I have a thread program using Semaphores. But I don't know about semaphores and I have to develop this program
1. A group of M fraternity brothers & sorority sisters is having a party & drinking from a keg that can hold 100 servings of beverage . one unlucky pledge is responsible for replacing the keg each time it empties. When a partier wants to drink, he or she fills a cup from keg, unless it is empty. If the keg is empty , the partier wakes up the pledge and then waits until the pledge has returned with a new keg. The behavior of the partiers and pledge is specified by the following �threads�:
Partier: loop tellPledgeIfKegIsEmpty getServingFromKeg drink waitSomeAmountOfTime end loop
Pledge: loop waitForKegToEmpty getnewKeg end loop 1. Develop a Java monitor or Ada protected record which implements the actions of a semaphore. 2. Write a solution to the above program using that semaphore implementation for synchronization.Your Java or Ada solution should have a single command-line argument representing the number of partiers. 3. Write a solution to the above program without using the semaphore implementation.This program can use a separate class or protected record for synchronization but it should be one specially developed for the program(rather than a generic semaphore).It should not be exactly equivalent to the solution of 2). Again, use a single command-line argument representing the number of partiers.
Sounds like you and This Guy are working on the same homework assignment. Perhaps post a response in that thread and see how far he got. Maybe you two can work together to understand the concepts.
Otherwise, ask a specific question that you are having trouble with and we will try to help. We won't do your homework for you but we can help you get out around a mental block if you tell us what you tried, and how it doesn't work. (code is nice)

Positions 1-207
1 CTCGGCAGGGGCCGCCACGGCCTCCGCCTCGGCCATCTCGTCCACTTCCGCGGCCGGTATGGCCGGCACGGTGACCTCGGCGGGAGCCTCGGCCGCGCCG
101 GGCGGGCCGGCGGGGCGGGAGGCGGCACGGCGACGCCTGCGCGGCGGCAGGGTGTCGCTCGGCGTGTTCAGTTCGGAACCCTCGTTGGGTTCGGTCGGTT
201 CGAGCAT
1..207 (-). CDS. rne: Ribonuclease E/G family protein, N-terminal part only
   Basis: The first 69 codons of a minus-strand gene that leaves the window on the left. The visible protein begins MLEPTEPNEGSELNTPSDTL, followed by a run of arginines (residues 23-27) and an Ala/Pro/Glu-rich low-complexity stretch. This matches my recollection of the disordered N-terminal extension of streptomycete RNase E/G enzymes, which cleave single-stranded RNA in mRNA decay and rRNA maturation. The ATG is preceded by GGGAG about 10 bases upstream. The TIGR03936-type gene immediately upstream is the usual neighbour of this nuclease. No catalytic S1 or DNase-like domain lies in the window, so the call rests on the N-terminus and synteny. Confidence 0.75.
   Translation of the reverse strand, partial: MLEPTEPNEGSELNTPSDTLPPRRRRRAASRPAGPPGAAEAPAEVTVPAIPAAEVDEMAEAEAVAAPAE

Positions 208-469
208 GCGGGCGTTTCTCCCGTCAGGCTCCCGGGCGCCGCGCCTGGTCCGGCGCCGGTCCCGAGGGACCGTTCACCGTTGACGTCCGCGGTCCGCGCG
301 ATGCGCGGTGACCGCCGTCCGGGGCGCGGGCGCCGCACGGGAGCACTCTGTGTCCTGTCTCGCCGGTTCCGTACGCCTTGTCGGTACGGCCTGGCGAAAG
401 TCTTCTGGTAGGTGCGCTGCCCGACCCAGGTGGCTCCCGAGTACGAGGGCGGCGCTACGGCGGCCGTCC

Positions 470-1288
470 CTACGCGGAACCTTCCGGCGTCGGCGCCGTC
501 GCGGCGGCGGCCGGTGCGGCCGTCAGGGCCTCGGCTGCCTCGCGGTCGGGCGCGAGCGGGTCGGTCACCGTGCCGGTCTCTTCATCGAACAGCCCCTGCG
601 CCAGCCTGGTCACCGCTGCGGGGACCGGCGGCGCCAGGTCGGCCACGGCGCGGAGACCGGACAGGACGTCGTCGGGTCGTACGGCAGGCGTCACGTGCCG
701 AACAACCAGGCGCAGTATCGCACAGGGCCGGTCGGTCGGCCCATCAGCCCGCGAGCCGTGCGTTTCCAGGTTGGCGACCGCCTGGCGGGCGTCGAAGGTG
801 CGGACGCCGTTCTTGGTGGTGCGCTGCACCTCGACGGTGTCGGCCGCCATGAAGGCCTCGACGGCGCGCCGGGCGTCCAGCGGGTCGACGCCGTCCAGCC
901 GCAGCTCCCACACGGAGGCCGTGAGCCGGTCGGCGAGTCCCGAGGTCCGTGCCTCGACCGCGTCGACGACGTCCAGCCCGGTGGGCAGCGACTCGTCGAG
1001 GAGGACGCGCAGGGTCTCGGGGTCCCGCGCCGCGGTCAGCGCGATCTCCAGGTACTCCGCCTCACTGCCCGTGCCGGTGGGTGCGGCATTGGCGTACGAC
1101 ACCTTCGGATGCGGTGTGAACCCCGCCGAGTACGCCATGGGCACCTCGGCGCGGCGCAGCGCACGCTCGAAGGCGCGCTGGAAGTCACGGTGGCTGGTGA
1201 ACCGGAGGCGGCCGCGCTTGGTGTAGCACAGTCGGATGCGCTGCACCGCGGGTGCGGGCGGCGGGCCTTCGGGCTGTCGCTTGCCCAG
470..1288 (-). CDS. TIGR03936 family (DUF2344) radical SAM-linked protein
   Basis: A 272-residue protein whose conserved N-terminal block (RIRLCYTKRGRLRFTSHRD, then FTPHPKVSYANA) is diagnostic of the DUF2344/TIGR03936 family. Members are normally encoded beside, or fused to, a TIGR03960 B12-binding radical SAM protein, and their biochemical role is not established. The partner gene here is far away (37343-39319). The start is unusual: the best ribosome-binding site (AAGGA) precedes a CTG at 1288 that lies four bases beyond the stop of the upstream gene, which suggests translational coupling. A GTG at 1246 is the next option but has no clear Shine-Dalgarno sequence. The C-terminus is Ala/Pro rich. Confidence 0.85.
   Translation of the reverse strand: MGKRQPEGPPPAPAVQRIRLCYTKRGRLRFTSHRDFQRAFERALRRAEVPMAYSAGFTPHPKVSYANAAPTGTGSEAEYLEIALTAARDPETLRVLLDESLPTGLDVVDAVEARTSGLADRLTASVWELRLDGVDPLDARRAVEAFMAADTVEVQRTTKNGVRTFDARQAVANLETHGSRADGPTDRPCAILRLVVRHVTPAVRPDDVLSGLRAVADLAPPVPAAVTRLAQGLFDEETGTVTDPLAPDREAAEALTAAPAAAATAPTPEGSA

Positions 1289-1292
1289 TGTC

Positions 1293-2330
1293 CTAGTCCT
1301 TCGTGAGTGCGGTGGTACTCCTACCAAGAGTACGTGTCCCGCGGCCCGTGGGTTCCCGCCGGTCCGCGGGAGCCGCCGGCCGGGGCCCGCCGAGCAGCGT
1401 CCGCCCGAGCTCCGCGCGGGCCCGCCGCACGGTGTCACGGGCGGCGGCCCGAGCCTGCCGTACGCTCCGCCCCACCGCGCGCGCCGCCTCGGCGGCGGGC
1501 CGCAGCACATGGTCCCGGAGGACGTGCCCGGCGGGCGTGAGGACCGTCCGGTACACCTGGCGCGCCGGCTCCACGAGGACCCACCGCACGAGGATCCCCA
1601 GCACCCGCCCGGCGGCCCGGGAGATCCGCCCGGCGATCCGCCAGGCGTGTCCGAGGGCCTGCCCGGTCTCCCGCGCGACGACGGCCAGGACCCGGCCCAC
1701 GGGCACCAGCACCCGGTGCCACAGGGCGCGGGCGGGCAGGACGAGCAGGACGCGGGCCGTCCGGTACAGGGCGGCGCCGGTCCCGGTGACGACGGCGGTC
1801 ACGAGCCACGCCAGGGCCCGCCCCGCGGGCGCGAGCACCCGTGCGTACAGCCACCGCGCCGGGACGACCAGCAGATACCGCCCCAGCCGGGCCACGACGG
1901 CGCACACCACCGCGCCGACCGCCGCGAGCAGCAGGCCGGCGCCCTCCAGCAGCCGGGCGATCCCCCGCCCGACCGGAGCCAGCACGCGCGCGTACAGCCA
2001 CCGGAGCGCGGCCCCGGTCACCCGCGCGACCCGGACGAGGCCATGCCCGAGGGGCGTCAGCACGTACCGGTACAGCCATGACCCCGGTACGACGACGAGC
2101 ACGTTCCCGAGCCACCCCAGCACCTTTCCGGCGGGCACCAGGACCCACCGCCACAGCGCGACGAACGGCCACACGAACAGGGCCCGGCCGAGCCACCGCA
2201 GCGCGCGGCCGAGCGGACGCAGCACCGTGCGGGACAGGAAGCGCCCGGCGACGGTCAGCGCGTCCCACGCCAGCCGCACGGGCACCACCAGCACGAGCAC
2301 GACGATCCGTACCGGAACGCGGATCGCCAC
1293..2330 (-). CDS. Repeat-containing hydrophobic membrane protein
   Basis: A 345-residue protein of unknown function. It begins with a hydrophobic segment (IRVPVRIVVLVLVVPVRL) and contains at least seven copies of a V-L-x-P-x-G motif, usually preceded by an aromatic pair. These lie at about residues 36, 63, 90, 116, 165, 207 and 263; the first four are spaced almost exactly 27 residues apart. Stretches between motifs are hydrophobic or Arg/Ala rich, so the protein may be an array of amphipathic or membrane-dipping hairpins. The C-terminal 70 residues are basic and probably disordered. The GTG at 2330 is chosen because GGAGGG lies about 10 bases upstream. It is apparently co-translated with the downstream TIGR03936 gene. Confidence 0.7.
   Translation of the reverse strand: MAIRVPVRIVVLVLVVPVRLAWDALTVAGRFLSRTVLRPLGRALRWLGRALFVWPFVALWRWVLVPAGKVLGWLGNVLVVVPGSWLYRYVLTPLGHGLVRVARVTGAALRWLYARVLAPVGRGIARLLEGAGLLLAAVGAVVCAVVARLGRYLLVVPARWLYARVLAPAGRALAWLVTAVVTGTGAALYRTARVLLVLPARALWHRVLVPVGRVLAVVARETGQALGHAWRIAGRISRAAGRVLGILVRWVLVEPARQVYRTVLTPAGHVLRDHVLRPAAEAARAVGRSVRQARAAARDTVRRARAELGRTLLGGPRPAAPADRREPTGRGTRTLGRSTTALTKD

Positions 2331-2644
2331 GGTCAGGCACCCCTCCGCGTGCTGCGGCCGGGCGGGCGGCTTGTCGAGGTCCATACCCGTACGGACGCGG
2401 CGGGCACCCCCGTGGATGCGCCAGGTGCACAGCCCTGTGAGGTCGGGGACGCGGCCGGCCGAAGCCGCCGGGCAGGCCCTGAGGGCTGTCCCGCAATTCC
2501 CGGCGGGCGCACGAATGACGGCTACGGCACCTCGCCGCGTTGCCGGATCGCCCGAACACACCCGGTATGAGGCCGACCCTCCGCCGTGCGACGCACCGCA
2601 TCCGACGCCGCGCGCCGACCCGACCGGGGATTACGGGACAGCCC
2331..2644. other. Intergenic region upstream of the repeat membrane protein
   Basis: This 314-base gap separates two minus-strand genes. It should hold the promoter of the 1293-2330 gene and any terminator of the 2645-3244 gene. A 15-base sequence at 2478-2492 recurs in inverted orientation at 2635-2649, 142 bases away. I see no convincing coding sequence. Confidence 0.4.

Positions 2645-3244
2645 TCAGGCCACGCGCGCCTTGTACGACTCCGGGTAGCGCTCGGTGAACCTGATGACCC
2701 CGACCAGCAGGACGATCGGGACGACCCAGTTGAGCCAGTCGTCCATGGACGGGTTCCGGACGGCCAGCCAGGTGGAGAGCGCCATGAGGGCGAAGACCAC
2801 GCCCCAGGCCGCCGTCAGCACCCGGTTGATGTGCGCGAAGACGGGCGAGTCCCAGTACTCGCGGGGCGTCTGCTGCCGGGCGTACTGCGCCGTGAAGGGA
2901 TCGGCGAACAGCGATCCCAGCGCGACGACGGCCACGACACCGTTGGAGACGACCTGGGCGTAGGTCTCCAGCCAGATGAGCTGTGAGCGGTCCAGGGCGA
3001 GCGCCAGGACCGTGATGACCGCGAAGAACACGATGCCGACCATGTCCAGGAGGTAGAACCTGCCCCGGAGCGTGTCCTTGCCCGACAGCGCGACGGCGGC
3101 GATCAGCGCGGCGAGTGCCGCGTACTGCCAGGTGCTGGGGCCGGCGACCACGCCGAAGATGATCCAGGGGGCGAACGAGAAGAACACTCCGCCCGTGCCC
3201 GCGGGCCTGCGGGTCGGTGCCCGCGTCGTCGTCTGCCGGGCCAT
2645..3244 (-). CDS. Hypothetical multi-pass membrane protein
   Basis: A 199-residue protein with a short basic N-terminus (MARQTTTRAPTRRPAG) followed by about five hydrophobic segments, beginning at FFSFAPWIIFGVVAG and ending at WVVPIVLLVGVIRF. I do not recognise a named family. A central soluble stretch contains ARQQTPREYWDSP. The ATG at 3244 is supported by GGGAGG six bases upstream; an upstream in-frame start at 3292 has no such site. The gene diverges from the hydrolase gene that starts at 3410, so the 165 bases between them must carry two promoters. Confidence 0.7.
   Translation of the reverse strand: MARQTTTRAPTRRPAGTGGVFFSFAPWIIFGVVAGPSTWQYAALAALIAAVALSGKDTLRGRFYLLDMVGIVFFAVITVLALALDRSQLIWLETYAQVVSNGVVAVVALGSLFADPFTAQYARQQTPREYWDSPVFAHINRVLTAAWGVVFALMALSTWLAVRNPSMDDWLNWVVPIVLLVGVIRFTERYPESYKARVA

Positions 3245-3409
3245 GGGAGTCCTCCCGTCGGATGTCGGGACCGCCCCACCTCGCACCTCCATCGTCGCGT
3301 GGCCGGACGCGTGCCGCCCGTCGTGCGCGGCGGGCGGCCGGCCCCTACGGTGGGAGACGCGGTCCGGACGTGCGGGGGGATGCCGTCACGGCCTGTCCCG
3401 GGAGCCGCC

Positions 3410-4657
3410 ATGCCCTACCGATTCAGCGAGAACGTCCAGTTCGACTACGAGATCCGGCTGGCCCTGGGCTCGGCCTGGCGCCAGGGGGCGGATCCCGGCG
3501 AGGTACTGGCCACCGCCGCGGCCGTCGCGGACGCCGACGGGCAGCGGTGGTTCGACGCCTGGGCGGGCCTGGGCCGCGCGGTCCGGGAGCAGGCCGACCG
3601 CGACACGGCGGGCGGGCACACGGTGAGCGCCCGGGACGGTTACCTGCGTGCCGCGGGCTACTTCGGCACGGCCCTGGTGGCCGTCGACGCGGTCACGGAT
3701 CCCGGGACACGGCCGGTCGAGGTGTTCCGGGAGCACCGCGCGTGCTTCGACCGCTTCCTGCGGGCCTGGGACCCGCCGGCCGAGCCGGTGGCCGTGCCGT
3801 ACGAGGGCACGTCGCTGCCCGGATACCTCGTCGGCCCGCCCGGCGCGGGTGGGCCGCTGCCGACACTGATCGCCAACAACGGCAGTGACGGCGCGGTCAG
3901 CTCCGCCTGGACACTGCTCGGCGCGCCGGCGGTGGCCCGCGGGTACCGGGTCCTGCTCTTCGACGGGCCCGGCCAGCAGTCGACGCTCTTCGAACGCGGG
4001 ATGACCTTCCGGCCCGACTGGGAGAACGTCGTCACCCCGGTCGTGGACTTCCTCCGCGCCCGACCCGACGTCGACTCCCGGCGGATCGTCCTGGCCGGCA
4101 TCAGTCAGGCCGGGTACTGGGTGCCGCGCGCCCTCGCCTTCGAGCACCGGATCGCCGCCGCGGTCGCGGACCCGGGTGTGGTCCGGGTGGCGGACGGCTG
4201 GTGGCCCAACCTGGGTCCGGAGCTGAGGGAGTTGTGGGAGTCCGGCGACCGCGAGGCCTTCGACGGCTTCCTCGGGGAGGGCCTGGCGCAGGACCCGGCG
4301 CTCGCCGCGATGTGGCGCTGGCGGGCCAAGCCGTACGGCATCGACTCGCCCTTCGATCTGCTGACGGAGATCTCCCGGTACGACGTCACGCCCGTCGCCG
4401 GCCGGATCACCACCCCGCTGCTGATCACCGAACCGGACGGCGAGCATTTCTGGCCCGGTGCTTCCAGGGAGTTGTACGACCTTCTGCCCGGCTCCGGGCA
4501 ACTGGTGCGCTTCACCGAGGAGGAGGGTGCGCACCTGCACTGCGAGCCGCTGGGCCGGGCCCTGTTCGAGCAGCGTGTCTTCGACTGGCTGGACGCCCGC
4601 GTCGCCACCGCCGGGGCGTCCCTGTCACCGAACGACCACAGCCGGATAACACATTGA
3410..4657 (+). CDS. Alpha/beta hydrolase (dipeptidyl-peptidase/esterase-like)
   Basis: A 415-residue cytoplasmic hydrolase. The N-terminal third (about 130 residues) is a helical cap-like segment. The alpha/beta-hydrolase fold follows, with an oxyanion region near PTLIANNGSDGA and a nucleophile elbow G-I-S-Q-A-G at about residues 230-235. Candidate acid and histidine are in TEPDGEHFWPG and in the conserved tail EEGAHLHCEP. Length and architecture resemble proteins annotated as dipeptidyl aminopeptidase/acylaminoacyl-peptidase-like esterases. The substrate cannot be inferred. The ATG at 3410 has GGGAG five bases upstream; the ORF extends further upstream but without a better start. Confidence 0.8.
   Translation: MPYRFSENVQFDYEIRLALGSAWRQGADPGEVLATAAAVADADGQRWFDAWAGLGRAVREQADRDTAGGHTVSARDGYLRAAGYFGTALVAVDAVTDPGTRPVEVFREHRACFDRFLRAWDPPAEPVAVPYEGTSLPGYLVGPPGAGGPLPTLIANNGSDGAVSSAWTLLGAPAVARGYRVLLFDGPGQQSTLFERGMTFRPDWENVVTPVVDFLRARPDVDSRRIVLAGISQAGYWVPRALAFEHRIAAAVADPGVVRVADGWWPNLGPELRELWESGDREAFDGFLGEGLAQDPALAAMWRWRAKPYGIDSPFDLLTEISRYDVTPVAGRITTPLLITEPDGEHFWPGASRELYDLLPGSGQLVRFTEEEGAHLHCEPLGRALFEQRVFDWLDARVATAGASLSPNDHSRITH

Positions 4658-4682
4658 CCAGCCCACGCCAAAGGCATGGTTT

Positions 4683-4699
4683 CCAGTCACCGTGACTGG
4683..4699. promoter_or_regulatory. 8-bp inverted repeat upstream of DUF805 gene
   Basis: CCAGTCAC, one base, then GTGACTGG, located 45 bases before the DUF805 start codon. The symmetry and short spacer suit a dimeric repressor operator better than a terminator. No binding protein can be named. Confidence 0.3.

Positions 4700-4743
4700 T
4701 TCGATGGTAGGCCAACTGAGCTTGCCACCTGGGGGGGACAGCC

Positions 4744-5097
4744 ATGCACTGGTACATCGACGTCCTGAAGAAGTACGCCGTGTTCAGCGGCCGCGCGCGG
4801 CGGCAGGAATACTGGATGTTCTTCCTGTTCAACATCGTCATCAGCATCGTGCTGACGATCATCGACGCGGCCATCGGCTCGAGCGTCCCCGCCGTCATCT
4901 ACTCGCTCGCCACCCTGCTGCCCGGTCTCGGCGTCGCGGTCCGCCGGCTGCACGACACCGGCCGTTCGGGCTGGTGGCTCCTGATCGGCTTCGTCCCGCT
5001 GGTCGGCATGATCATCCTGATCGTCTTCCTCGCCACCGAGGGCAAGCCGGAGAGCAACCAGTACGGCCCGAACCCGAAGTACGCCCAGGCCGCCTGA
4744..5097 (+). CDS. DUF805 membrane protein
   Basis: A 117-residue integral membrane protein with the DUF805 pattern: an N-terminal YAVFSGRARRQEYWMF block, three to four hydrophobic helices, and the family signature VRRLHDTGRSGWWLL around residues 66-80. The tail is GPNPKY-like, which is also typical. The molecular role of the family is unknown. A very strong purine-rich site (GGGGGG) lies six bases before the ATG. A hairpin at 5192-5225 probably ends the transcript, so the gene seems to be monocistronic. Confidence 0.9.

As a side note, Java has a Semaphore class, which implements a counting semaphore. This is *not* what is described here. What is described here is simply an assignment, and it is unclear how a "semaphore" is to be used to implement it.
I could think of two ways: 1) The keg has 100 drinks, if you think of each drink as a permission, then a semaphore would be a good approximation of the keg (which the partiers take permissions from, and when they are gone the pledge releases all permissions). 2) A binary semaphore works like a mutually exclusive lock that one thread locks and another thread can unlock. This would be a nice mechanism for the pledge to wait on (get permission to do work from semaphore) until the partier tells him the keg needs refilling (release permission to do work).
Joined: Nov 03, 2008
Now when i compile then it's giving me following error java 2 : class semaphore is public and should be declared in a file named semaphore public class ... [ November 06, 2008: Message edited by: raj raval ]
Can you go back and edit your post so it has code tags around the code. You can edit the post by pressing the edit icon ( ) then generate the code tags by pressing the CODE button at the bottom of the edit window.
Also, you said that it gives you an error, can you tell us what the error is and more details about when it occurs?
This also looks to be essentially the same code used in the other thread. So be sure to read my comments in that thread.
An additional mistake you made in the code provided above is that you use wait(int) inside the run() method, while your class has a static Wait(int) method that it looks like you want to call. Remember that case matters in Java, so wait() and Wait() aren't the same method, and there is a special wait() method already present in all java Objects so you should avoid using it as a method name (just to prevent confusion).
Originally posted by Steve Luke: This also looks to be essentially the same code used in the other thread. So be sure to read my comments in that thread.
I did not notice this. Thanks for pointing it out.
Shame on you. It looks like you simply took the code from the other topic, and tried to pass it off as yours here. (I will give you the benefit of the doubt though, and assume that it wasn't intentional)